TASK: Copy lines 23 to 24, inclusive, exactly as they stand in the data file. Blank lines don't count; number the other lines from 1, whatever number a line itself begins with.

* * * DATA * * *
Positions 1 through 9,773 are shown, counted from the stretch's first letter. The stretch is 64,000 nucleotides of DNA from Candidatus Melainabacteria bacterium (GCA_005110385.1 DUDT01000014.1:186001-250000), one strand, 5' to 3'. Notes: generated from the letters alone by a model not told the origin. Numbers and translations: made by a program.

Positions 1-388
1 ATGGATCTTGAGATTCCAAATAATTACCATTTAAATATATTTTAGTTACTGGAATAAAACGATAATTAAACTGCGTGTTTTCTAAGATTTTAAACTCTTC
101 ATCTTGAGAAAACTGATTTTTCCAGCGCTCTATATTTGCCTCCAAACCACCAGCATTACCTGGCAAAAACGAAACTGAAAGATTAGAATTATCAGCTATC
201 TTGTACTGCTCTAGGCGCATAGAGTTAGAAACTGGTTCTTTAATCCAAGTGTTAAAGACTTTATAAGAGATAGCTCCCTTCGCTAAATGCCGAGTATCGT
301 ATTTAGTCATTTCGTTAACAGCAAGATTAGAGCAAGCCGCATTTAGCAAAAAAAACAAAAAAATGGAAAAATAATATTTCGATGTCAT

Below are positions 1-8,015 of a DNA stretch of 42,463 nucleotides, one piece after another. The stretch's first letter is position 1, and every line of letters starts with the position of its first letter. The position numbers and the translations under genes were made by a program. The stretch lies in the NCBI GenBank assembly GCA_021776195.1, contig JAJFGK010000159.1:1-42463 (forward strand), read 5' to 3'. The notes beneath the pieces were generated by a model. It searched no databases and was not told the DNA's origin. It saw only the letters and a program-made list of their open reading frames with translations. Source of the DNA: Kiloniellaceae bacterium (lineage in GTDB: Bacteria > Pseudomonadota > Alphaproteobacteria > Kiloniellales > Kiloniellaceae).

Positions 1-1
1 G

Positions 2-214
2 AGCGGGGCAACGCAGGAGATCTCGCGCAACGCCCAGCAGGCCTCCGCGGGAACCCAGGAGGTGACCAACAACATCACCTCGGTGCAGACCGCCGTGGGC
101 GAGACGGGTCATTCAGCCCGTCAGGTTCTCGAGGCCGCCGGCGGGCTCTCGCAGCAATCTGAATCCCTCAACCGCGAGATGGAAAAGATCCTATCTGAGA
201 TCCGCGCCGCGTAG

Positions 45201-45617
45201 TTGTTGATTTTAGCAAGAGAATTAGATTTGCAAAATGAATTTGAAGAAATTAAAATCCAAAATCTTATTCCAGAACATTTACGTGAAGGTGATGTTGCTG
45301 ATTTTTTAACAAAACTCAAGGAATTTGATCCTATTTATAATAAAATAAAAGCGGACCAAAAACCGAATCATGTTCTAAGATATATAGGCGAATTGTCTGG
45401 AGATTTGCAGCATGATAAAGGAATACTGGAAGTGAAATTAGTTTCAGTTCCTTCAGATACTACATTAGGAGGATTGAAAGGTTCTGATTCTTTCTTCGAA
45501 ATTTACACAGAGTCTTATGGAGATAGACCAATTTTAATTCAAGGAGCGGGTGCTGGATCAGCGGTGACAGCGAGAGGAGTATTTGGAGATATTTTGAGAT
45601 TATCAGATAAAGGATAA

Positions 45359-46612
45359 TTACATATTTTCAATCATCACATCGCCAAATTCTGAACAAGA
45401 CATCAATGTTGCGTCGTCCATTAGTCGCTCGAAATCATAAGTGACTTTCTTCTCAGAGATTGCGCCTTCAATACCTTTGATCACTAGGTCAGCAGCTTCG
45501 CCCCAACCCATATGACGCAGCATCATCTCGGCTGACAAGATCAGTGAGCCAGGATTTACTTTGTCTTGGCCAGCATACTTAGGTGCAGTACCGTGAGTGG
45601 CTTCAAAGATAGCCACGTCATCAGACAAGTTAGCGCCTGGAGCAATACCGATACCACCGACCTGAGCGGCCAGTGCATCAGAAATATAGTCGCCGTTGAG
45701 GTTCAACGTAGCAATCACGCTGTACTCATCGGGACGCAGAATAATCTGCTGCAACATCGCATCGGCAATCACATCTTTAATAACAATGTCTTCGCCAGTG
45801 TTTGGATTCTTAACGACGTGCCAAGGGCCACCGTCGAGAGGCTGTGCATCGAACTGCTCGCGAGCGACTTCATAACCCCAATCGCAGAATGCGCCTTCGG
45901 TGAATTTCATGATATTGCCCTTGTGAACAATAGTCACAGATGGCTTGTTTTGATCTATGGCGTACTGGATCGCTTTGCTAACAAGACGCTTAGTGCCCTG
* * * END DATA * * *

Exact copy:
45501 CCCCAACCCATATGACGCAGCATCATCTCGGCTGACAAGATCAGTGAGCCAGGATTTACTTTGTCTTGGCCAGCATACTTAGGTGCAGTACCGTGAGTGG
45601 CTTCAAAGATAGCCACGTCATCAGACAAGTTAGCGCCTGGAGCAATACCGATACCACCGACCTGAGCGGCCAGTGCATCAGAAATATAGTCGCCGTTGAG